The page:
McCone Building 226
Professor Coly joined the Institute after completing his Doctorate at the University of Colorado-Boulder where he also taught. He gave lectures for the Center for Teaching International Relations (CTIR) at the University of Denver. Prior to his postgraduate work, Professor Coly taught French to foreign service officers for their language exam. He also trained Peace Corps volunteers in French, Wolof and Jola. His professional experience also includes teaching French and African History to Youth at Risk at Washington Ethical High School.
His work has appeared in a Senegalese newspaper Le Cafard Libéré and in Contes et Mythes du Sénégal, a compilation of short stories. He is an active member of American Association of Teachers of French (AATF), African Literatures Association (ALA), NAACP Monterey Peninsula Branch (National Association for the Advancement of Colored People), and the Modern Language Association (MLA).
African politics and cultures, Africa in the arena of globalization, contemporary France, Francophone literature, twentieth century French literature, postmodernism and postcolonial theory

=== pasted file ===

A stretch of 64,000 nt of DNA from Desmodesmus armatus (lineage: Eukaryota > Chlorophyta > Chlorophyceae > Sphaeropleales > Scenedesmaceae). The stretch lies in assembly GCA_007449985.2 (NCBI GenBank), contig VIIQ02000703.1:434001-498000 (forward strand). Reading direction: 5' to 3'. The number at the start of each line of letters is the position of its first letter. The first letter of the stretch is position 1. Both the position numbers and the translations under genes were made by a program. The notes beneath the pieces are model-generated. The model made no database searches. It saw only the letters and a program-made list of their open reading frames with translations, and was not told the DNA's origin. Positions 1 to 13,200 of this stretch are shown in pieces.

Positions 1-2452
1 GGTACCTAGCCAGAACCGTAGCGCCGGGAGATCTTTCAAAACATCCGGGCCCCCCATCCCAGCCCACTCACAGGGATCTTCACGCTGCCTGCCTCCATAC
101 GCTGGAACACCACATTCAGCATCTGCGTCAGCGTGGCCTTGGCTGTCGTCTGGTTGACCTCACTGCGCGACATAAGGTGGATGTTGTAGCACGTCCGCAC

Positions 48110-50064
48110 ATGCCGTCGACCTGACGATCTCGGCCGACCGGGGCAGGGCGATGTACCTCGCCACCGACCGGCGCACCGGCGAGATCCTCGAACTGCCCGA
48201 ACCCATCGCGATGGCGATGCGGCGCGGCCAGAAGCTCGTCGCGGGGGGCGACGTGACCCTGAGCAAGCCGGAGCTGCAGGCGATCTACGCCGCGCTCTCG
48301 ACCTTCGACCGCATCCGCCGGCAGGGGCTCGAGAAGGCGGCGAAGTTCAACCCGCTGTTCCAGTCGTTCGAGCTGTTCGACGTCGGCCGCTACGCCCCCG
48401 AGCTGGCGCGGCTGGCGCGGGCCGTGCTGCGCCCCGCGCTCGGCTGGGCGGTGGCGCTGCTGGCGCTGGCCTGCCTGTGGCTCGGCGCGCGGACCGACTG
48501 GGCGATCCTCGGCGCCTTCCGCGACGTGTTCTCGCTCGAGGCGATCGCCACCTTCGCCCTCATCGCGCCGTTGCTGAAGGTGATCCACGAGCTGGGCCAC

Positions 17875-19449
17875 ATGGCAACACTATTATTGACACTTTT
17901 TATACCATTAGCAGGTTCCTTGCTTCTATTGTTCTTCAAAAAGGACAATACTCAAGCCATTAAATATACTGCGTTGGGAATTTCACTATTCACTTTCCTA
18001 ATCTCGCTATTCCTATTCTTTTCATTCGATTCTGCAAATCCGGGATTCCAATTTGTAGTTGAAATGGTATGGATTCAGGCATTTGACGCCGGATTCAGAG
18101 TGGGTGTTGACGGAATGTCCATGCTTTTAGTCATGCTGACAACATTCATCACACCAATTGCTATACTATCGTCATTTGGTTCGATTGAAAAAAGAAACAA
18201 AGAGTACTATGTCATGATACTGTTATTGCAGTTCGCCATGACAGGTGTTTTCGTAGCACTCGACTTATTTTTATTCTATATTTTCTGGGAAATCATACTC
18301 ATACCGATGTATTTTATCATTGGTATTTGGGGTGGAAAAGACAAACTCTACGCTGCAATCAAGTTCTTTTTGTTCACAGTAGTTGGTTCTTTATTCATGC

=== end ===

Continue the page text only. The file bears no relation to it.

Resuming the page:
PhD, University of Colorado-Boulder; MA, American University-Washington, DC; Maîtrise en Lettres Modernes, Université Cheikh Anta Diop de Dakar, Senegal
Political Analyst for Voice of America
Courses offered in the past four years.
▲ indicates offered in the current term
▹ indicates offered in the upcoming term[s]
FRLA 8200 - Intermediate French
Summer 2010 Language Programs, Summer 2012 Language Programs
FRLA 8230 - Intermediate French
Summer 2010 Language Programs
FRLA 8260 - Intermediate French
Summer 2010 Language Programs, Summer 2012 Language Programs
FRLA 8310 - Social Issues Contemp France I
Focuses on major issues confronting contemporary French society. Readings from the French press and TV programs from supplement the textbook. A special attention will be given to grammar concepts that are still problematic to the majority of students. Emphasis on the five skills: cultural awareness, listening, speaking, reading and writing.
Fall 2010 - MIIS, Fall 2011 - MIIS, Fall 2012 - MIIS